Yellow Meal (Heave Away; Yellow Gals; Tapscott; Bound to Go)

DESCRIPTION: The Irish adventurer comes to Mr. Tapscott, seeking passage to America. Tapscott arranges for (his) voyage, (charging an exorbitant price and) leaving the young Irishman to be plundered on the voyage. The youth vows to stay on the American shore
AUTHOR: unknown
EARLIEST DATE: 1870
KEYWORDS: sailor emigration robbery
FOUND IN: US(MA,NE) Ireland Canada(Mar)
REFERENCES (13 citations):
Doerflinger, pp. 61-64, "Heave Away" (3 texts, 1 tune, but the last is "Heave Away, Me Johnnies")
Shay-SeaSongs, pp. 73-74, "We're All Bound to Go" (1 text)
Hugill, pp. 298-301, "Lay Me Down," "Across the Western Ocean," "The Irish Emigrant", "Heave Away" (4 texts, 2 tunes) [AbEd, pp. 222-224]
Beck-Maine, pp. 182-183, "Tab Scott" (1 text)
O'Conor, p. 56, "Yellow Meal" (1 text)
Sandburg, p. 407, "Heave Away" (1 text, 1 tune -- a fragment of a shanty which could go here, or with "Heave Away, Me Johnnies," or perhaps somewhere else)
SHenry H827, pp. 100-101, "Yellow Meal" (1 text, 1 tune)
Mackenzie 98, "We're All Away to Sea" (1 text)
Terry-Shanty1, #13, "We're All Bound to Go" (1 text, 1 tune)
Lomax-ABFS, pp. 485-486, "Heave Away" (1 fragmentary text, recognized by the chorus line and perhaps only slightly related, 1 tune)
Darling-NAS, p. 325, "Heave Away" (1 text -- a fragment of a shanty which could go here, or with "Heave Away, Me Johnnies," or perhaps somewhere else)
DT, YELLMEAL*
ADDITIONAL: Frederick Pease Harlow, _The Making of a Sailor, or Sea Life Aboard a Yankee Square-Rigger_, 1928; republished by Dover, 1988, p. 104, "Heave Away Me Johnnies" (1 text)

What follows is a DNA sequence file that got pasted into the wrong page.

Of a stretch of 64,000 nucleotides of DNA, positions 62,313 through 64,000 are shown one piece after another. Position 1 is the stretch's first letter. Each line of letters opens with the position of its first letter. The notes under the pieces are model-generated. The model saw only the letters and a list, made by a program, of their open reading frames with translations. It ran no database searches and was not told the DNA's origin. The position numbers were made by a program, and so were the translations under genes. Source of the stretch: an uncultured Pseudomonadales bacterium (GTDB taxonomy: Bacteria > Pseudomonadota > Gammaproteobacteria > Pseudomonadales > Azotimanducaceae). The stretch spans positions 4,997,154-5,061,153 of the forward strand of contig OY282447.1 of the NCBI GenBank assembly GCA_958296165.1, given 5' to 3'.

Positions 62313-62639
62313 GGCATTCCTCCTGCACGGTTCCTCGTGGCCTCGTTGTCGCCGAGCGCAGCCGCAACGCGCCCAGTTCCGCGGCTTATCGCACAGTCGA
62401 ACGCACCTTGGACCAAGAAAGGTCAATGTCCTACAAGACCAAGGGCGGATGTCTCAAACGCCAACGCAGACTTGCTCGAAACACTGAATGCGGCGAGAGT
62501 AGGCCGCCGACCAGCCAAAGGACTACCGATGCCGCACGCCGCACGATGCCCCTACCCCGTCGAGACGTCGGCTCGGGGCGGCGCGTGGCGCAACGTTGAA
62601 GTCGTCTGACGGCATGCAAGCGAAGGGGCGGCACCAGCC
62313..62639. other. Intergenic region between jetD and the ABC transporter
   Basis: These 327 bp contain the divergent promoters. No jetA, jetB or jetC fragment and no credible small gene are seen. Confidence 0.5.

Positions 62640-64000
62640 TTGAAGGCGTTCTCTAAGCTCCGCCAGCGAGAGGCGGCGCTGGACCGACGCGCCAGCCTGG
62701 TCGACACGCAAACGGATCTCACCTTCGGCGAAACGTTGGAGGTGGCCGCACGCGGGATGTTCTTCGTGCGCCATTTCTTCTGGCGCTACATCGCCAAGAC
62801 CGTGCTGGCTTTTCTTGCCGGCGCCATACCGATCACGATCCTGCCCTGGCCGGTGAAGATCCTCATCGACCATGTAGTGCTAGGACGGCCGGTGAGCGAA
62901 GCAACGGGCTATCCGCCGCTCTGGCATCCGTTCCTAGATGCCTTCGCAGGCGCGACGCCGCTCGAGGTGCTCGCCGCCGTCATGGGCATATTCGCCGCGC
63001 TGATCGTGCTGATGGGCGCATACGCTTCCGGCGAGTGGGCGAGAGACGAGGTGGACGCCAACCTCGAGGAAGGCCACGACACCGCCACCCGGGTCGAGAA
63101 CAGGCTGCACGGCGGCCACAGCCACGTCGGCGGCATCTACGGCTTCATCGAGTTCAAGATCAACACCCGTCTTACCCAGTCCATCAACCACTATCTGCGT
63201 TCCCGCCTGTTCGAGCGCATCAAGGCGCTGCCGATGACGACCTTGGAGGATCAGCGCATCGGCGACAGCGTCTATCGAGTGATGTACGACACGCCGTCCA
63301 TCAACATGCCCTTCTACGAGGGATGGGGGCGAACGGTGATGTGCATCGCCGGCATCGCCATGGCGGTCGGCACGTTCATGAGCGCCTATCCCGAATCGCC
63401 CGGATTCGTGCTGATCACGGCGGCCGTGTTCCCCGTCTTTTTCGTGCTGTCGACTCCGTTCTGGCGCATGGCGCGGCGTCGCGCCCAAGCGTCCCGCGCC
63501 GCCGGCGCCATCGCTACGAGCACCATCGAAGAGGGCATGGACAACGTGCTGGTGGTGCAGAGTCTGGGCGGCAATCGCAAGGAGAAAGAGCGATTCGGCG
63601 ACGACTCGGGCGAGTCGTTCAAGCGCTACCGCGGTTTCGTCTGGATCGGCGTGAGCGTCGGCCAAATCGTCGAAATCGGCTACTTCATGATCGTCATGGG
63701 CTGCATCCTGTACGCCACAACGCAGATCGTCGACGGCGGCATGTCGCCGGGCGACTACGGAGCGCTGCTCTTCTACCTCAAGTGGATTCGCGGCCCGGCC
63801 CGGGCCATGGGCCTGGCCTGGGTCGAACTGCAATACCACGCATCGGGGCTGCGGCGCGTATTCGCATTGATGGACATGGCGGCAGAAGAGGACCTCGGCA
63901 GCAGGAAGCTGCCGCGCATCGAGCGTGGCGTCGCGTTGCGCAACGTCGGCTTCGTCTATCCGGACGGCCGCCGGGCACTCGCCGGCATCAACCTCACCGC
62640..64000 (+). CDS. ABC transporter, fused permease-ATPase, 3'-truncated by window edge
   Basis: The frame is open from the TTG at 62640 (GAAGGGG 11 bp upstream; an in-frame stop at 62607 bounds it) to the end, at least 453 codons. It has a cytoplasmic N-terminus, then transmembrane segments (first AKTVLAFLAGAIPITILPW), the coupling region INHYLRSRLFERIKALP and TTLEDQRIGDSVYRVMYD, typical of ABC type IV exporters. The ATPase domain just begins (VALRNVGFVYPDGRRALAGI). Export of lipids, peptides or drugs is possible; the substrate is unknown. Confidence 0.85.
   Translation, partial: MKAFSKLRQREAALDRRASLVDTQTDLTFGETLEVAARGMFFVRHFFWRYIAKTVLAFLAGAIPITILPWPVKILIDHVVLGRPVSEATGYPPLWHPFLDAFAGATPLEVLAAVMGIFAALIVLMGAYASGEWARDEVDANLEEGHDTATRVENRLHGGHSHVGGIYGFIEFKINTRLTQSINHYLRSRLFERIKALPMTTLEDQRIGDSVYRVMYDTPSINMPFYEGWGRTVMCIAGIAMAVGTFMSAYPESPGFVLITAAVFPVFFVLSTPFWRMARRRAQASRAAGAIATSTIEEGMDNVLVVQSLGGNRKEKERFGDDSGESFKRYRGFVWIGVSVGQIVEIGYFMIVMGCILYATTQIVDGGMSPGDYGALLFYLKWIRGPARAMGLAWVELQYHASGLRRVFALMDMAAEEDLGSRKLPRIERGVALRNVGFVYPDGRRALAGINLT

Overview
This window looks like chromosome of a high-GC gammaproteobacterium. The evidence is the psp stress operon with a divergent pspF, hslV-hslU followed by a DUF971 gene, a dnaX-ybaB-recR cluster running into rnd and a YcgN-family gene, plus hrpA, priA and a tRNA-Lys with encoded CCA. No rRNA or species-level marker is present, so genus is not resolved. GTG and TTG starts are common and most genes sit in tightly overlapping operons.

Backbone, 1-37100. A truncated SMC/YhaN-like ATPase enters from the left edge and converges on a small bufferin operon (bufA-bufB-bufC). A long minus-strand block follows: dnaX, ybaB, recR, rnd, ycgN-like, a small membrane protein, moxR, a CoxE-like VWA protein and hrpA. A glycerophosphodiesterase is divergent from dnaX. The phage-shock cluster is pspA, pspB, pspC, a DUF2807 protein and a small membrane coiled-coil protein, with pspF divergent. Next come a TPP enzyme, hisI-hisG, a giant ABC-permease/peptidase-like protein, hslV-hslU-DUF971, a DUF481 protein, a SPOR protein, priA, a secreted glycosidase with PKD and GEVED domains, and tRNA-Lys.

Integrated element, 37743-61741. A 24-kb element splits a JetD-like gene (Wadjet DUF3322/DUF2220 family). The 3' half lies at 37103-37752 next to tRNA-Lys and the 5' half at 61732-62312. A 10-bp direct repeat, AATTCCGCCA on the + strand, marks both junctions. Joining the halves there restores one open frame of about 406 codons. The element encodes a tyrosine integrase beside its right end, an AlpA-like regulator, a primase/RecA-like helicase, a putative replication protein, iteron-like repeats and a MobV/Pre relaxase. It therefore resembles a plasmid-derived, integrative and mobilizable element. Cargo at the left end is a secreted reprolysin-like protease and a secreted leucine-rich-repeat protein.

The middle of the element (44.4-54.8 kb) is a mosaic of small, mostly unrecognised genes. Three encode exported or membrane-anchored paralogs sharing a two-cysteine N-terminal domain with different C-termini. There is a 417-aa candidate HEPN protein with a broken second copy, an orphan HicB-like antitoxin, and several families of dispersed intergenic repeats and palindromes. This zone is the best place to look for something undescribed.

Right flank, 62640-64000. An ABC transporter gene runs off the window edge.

Roud #15778
RECORDINGS:
Richard Maitland, "Heave Away" (AFS, 1939; on LC26)
CROSS-REFERENCES:
cf. "Heave Away, Me Johnnies" (tune, meter, chorus)
cf. "Down in the Coal Mine" (part of tune)
cf. "Yellow Gals (Doodle Let Me Go)" (lyrics)
NOTES: The brothers William and James Tapscott (the former based in Britain and the latter in New York) ran a business arranging passage from Britain to America. (Often this involved shipping a girl from Ireland to meet her love, who had already gone to America.) As their clients were often completely ignorant, they frequently were able to make a very tidy profit indeed.
The "Yellow Meal" (pronounced "Yellow Male") versions of the text seem to have been adapted from a stage version.
Sam Henry has circumstantial details of the voyage of the Joshua A. Walker, mentioned in his text. Many versions, however, omit references to this ship. In Harlow's text, the ship is the Josie Walker, and he reports on p. 105 of The Making of a Sailor that "Tapscott, in the foregoing chantey, in the early fifties was one of the wealthy shipowners of Liverpool. His vesels were noted for strict discipline, as well as cruelty to the crew. His Josie Walker was an emigrant ship trading between Liverpool and New York and her voyages, to and from the Continent, were marked by unheard-of cruelties, the stories of which spread along the water front and the ship was known to all sailors as 'Tapscott's Josie Walker.' The mention of this 'hell ship' stopped many a good sailor from shipping in her and being unable to secure a good crew was the cause no doubt of the many perversities to a green crew." - RBW
Last updated in version 3.8
File: Doe062

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